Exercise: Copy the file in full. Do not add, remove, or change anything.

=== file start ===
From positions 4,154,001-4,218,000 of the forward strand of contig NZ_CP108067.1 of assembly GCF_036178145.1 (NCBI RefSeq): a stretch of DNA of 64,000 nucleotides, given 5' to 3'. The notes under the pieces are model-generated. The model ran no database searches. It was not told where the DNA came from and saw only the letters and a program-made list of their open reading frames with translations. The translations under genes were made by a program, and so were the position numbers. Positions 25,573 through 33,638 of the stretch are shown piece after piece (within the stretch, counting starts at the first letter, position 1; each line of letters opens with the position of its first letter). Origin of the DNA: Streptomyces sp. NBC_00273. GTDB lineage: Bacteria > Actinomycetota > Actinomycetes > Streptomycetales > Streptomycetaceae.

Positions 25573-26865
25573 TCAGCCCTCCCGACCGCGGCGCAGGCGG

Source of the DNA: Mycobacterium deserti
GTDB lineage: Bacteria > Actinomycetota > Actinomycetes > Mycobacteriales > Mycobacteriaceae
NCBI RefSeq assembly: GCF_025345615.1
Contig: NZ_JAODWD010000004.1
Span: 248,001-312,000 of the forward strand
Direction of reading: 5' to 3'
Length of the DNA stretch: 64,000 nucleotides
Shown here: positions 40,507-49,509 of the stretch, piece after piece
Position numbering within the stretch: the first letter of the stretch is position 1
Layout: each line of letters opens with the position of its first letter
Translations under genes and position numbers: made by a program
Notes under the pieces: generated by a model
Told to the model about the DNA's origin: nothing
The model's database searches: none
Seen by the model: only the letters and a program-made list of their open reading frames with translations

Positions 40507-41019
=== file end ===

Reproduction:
From positions 4,154,001-4,218,000 of the forward strand of contig NZ_CP108067.1 of assembly GCF_036178145.1 (NCBI RefSeq): a stretch of DNA of 64,000 nucleotides, given 5' to 3'. The notes under the pieces are model-generated. The model ran no database searches. It was not told where the DNA came from and saw only the letters and a program-made list of their open reading frames with translations. The translations under genes were made by a program, and so were the position numbers. Positions 25,573 through 33,638 of the stretch are shown piece after piece (within the stretch, counting starts at the first letter, position 1; each line of letters opens with the position of its first letter). Origin of the DNA: Streptomyces sp. NBC_00273. GTDB lineage: Bacteria > Actinomycetota > Actinomycetes > Streptomycetales > Streptomycetaceae.

Positions 25573-26865
25573 TCAGCCCTCCCGACCGCGGCGCAGGCGG

Source of the DNA: Mycobacterium deserti
GTDB lineage: Bacteria > Actinomycetota > Actinomycetes > Mycobacteriales > Mycobacteriaceae
NCBI RefSeq assembly: GCF_025345615.1
Contig: NZ_JAODWD010000004.1
Span: 248,001-312,000 of the forward strand
Direction of reading: 5' to 3'
Length of the DNA stretch: 64,000 nucleotides
Shown here: positions 40,507-49,509 of the stretch, piece after piece
Position numbering within the stretch: the first letter of the stretch is position 1
Layout: each line of letters opens with the position of its first letter
Translations under genes and position numbers: made by a program
Notes under the pieces: generated by a model
Told to the model about the DNA's origin: nothing
The model's database searches: none
Seen by the model: only the letters and a program-made list of their open reading frames with translations

Positions 40507-41019